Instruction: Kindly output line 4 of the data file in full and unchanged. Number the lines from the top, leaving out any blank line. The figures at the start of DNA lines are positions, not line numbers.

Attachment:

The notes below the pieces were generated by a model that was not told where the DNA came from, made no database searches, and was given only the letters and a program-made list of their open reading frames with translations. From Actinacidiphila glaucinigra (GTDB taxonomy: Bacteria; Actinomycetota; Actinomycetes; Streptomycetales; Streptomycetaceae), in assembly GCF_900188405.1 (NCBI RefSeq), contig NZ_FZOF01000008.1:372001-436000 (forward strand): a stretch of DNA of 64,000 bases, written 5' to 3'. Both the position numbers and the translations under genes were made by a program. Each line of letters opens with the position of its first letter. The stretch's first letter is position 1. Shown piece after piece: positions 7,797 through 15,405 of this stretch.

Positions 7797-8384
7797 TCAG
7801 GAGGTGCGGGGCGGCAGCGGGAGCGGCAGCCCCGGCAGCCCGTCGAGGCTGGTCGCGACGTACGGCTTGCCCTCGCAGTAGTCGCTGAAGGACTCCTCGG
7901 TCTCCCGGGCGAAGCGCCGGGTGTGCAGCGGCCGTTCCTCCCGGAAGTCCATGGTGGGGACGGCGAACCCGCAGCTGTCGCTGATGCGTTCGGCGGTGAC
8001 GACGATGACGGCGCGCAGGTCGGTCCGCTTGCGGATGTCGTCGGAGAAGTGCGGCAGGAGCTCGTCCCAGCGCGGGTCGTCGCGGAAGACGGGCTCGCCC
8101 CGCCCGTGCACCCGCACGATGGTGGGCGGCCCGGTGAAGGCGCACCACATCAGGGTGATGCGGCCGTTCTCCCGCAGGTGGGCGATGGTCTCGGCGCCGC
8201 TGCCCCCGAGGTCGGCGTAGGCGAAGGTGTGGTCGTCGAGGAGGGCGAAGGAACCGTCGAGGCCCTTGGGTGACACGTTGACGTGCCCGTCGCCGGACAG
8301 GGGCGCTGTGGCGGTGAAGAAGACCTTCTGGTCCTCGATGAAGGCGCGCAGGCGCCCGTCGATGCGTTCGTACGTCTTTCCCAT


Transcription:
7801 GAGGTGCGGGGCGGCAGCGGGAGCGGCAGCCCCGGCAGCCCGTCGAGGCTGGTCGCGACGTACGGCTTGCCCTCGCAGTAGTCGCTGAAGGACTCCTCGG